10 things we learnt at Latitude Festival 2013

1. Trains suck

It seemed like such a good idea at the time. We can save a day’s holiday; we’ll go early Friday morning; it’ll be fine. We’ll still be able to pitch our tent and get to the main stage in time to see The Leisure Society at 12.30pm. Oh how wrong we were.

And to the guy that climbed onto the roof of Ipswich station, leaving us stranded on a train in Colchester for two and a half hours before we were forced to hop into a taxi, well, we hope you’re in a happier place now.

2. Come worship in this congregation

Chvrches (why the v?) provided the first ‘people queuing outside the tent’ moment of the weekend, as they packed out the i Arena stage on Friday afternoon. Watch out for these synth-poppers, there debut LP is out in September and they’ll be everywhere this autumn.

3. Bubbles, bubbles, there are bubbles everywhere

By far the most popular store was Bubble Inc, who specialised in everything any bubble fan could need. Soon enough the Latitude site seemed to have been enveloped in one gargantuan bubble-bomb cloud, and as each one came and went in a silent plop and burst, happiness was everywhere.

4. The old boys come good

Saturday lunchtime saw Steve Mason (ex- Beta Band) play his brand of passionate, politically charged indie folk to an enraptured Obelisk Arena crowd. But the real star of the show was former Supergrass man Gaz Coombes. Still the epitomy of cool, he opened the 6 Music stage to an impressively large crowd, who were still in the throes of shaking off their Friday night hangover.

Mainly playing tracks from his hugely underrated debut solo album, Here Comes The Bombs, he also found time to squeeze in an acoustic version of the Supergrass classic ‘Moving’, and in doing so provided the first ‘I was there’ moment of the day.

5. My eyes, my eyes

Foals and Bobby Womack were the only acts who got even close to amassing the kind of crowd that gathered for Kraftwerk’s much hyped Saturday night headline slot – though, it noticeably thinned as they went on.

The 90-minute show was everything you would expect from the German electro pioneers. As for the effects of the much talked about 3D show, well, it very much depended on where you were stood but in the main, the 80s inspired graphics jumped out, boggled the eyes and, at times, upset the stomach as only the best 3D can. And the sight of thousands of transfixed people wearing their made-for-2p-cardboard-white 3D glasses was one of the more hilarious aspects of the weekend.

6. Tim’s not telling stories but Richard Ashcroft’s making history

Tim Burgess’ cancellation in the Literary Arena on Friday was disappointing, but seeing Richard Ashcroft blow the cobwebs off his acoustic guitar and dust off the hits was an unexpected treat.

7. Sundays are for relaxing

Ah, Sundays, the day of rest. As the sun continued to wage war with the clouds, much fun was to be found in the comedy tent with Robin Ince (who seemed to have performed on every stage throughout the weekend). Whilst The Faraway Forest’s varied performance art and Ping London’s table tennis tables were perfect for a lethargic Sunday morning crowd.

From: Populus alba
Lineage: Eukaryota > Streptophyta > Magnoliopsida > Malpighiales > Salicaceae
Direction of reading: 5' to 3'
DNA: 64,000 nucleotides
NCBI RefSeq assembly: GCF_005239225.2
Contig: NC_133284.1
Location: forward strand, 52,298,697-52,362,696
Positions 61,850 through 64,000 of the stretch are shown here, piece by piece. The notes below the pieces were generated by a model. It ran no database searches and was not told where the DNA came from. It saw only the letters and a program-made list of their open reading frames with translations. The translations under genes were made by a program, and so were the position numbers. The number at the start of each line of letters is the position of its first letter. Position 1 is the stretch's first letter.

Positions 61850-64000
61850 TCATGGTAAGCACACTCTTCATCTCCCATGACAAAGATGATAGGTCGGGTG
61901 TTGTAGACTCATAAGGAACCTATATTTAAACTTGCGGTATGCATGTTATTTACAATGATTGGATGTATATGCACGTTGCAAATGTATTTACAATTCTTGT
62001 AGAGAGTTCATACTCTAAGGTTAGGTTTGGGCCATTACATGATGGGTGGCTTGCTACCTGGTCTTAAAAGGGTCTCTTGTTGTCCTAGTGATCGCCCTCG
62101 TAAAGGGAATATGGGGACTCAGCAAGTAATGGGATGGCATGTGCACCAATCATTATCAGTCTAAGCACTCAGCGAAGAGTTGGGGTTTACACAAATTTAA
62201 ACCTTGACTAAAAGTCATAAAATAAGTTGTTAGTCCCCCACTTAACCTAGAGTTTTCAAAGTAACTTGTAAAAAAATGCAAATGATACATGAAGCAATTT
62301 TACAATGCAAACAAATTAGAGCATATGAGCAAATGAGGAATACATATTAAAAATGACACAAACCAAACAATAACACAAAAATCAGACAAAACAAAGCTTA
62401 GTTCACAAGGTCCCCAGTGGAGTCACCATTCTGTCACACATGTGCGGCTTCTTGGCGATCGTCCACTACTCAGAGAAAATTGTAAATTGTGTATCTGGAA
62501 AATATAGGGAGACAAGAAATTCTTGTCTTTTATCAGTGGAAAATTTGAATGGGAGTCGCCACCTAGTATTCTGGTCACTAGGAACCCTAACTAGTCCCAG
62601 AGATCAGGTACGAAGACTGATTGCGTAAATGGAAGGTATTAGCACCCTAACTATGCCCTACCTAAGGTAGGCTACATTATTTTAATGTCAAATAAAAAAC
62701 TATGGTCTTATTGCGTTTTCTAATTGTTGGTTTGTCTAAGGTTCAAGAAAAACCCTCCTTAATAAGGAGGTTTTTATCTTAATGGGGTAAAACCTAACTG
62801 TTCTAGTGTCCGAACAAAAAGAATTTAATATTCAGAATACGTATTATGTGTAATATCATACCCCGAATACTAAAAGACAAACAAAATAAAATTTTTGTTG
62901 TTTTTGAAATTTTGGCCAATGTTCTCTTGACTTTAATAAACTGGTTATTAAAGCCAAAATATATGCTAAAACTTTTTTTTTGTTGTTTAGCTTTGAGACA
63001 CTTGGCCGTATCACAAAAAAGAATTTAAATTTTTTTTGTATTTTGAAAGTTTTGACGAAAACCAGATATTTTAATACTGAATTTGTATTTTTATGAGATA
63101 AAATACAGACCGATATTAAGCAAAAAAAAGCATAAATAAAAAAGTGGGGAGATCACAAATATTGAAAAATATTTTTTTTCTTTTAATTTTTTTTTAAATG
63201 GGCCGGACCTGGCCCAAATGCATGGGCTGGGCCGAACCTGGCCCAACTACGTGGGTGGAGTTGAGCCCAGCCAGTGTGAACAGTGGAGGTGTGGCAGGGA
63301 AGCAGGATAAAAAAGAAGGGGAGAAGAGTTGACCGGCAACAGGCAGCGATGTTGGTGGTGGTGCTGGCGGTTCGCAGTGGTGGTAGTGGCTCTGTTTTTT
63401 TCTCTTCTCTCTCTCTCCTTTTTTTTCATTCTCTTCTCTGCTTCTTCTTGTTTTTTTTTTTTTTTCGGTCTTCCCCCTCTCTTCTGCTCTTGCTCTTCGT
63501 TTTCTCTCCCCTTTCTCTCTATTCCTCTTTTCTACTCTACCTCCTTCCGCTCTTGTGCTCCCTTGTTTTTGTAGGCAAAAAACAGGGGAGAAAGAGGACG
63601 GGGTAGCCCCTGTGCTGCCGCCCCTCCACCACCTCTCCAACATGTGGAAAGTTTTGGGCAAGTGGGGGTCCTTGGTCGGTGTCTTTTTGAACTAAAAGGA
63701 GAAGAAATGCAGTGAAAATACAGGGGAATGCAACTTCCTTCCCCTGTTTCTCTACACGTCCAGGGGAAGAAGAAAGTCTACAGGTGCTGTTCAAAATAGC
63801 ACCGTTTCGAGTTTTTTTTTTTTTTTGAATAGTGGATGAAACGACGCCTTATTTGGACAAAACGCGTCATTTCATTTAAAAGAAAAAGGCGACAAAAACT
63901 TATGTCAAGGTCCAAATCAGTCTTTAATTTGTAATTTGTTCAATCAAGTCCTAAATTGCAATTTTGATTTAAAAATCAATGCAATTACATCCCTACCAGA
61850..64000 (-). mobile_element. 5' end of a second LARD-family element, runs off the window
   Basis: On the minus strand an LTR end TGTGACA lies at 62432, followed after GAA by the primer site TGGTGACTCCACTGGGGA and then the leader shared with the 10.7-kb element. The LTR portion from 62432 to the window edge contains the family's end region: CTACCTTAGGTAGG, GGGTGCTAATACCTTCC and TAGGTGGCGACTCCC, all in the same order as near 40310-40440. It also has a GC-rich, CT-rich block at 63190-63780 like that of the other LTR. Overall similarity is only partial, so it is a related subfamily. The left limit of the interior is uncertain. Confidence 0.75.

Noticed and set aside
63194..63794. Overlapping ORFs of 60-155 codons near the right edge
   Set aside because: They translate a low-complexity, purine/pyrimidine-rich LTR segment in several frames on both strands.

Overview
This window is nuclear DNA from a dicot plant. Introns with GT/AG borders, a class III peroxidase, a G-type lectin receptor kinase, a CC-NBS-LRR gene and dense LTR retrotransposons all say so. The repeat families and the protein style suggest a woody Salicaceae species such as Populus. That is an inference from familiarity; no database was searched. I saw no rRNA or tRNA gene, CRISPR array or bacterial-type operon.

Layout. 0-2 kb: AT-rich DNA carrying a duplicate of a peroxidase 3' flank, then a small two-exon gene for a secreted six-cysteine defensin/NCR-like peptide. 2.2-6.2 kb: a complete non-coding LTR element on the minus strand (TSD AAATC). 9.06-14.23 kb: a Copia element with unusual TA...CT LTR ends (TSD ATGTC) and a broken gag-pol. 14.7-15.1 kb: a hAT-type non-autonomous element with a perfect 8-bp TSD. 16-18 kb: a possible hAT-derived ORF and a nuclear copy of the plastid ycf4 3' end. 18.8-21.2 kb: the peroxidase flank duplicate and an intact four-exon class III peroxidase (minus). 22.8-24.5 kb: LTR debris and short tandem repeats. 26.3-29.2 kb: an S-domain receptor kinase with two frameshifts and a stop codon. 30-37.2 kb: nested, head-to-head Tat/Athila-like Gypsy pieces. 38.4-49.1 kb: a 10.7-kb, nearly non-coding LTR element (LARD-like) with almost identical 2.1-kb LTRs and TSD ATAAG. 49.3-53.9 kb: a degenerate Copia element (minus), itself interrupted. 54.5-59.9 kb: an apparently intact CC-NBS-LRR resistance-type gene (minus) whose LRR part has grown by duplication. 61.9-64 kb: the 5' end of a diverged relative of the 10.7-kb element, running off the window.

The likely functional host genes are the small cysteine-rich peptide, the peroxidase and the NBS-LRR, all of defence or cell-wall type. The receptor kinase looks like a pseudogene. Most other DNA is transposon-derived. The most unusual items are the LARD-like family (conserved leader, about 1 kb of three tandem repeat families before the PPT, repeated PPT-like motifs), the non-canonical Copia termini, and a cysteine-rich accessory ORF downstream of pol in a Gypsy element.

Next year though, a British roast dinner tent would be a welcome addition.

8. Clash of the day

This was a big test for Foals. This was their first major UK festival headline slot – could they prove they belonged in the big league? You bet they could. With a dazzling light show, a huge crowd and mass sing-alongs, they owned this church. Exams passed.

Meanwhile, over on the 6 Music stage Beach House were showing why they’re the music journo’s favourites. Often their brand of dreamscape pop can get lost in the live arena, but with energy, passion and the ability to play things just that little bit quicker, Beach House showcased the manual on how to make these things work. One of the sets of the weekend.

9. A festival for everyone

Old age pensioners? Check. Babies? Check. Middle-aged couples? Check. Teenagers? Check. Latitude had them all in abundance and is truly the festival for everyone. From the burlesque dancing lessons, to the knitting tent, Sadler’s Wells ballet and free punting, this is the festival where people from all generations come together.

10. The Kings and Queen of Latitude

The collective sigh of relief could be heard as far as Norwich. We’d sat through ill-advised political rants, well intentioned yet feet planting indie and bizarre science experiments but, by the time Saturday night came, we needed to dance. Step forward New York’s finest.

From the first note to the last, Yeah Yeah Yeahs entertained, enthralled and inspired – it may have been the greatest booking in Latitude’s eight-year history. The amount of bands who have delivered four truly brilliant albums in a row can be counted on one hand, but it’s still the live arena where they truly excel, and Karen O remains one of the wackiest, happiest and coolest leaders in planet rock. Yeah Yeah Yeahs were truly the Kings and Queens of Latitude.